In addition, without changes to either calendar, the frequency of monthly divergence between the two festivals will increase over time as a result of the differences in the implicit solar years: the implicit mean solar year of the Hebrew calendar is 365.2468 days while that of the Gregorian calendar is 365.2425 days. In years 2200–2299, for example, the start of Passover will be about a month later than Gregorian Easter in four years out of nineteen.

Since in the modern Hebrew calendar Nisan 15 can never fall on Monday, Wednesday, or Friday, the seder of Nisan 15 never falls on the night of Maundy Thursday. The second seder, observed in some Jewish communities on the second night of Passover can, however, occur on Thursday night.[citation needed]

Because the Julian calendar's implicit solar year has drifted further over the centuries than those of the Gregorian or Hebrew calendars, Julian Easter is a lunation later than Gregorian Easter in five years out of nineteen, namely years 3, 8, 11, 14, and 19 of the Christian cycle. This means that it is a lunation later than Jewish Passover in two years out of nineteen, years 8 and 19 of the Christian cycle. Furthermore, because the Julian calendar's lunar age is now about four to five days behind the mean lunations, Julian Easter always follows the start of Passover. This cumulative effect of the errors in the Julian calendar's solar year and lunar age has led to the often-repeated, but false, belief that the Julian cycle includes an explicit rule requiring Easter always to follow Jewish Passover.[58][59] The supposed "after Passover" rule is called the Zonaras proviso, after Joannes Zonaras, the Byzantine canon lawyer who may have been the first to formulate it.[60][61]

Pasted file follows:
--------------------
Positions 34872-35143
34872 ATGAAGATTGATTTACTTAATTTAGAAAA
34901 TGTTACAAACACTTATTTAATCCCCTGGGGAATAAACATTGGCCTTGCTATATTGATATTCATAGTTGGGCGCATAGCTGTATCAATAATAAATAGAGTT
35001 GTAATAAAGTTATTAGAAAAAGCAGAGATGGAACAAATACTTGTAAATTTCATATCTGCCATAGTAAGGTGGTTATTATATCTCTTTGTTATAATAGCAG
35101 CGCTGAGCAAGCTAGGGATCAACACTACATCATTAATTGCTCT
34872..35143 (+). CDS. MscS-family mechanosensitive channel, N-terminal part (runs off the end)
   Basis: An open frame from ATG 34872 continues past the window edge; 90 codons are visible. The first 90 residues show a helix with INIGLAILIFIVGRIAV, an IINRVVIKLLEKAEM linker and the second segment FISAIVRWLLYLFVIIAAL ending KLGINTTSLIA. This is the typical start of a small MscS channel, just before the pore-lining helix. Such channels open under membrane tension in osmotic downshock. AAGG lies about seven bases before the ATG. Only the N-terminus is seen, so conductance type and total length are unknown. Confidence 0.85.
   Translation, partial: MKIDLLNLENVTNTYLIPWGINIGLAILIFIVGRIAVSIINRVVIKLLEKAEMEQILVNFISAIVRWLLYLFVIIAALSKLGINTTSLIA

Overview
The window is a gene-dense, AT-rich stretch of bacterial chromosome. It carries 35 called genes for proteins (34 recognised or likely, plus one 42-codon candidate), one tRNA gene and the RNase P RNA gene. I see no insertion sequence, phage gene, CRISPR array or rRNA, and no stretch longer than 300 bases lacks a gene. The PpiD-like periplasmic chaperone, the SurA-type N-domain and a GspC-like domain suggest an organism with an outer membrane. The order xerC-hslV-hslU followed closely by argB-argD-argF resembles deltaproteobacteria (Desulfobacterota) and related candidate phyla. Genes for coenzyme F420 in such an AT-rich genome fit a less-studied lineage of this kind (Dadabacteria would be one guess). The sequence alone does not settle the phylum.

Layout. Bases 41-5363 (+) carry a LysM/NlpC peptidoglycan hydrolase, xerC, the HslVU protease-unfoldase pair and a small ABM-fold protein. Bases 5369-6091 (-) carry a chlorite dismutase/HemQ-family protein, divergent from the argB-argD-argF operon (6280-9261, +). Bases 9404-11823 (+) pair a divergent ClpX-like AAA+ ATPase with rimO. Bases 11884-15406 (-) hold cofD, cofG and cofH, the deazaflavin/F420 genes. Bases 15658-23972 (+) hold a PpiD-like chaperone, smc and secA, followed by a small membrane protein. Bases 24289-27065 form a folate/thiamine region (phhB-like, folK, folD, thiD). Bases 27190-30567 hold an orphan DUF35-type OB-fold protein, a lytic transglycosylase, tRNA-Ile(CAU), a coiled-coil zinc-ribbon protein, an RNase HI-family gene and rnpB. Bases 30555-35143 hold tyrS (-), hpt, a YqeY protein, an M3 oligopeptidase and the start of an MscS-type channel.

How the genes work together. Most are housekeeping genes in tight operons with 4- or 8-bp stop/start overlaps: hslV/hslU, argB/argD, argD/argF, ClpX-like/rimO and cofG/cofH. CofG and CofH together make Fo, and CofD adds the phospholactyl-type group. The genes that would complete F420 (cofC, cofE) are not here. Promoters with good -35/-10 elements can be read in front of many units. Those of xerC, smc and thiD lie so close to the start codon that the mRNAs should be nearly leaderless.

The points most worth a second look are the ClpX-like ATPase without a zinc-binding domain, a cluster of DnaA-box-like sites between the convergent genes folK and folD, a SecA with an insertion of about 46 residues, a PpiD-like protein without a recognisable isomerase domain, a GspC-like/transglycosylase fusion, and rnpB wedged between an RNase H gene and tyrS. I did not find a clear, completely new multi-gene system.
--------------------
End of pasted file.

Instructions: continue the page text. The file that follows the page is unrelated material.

Ah, yes, The Zonaras proviso. So, even though the Eastern date of Easter always falls after Passover, there's no rule that says it has to; it's just the "cumulative effect of errors"? But wait, then what is the Zonaras proviso, if not a rule?

Anyway, the short answer is that the sun, the moon, the calendar, and the date of Passover all factor in, and the Eastern and Western formulas can give the same date, but more often don't. Since this year the Western Easter coincides with Passover almost exactly, the Eastern date has to be later, but only by a week.

Clear? Then could someone explain it to me?

Anyway, a happy Easter to anyone celebrating it, on either date. My Passover post will be along later today sometime.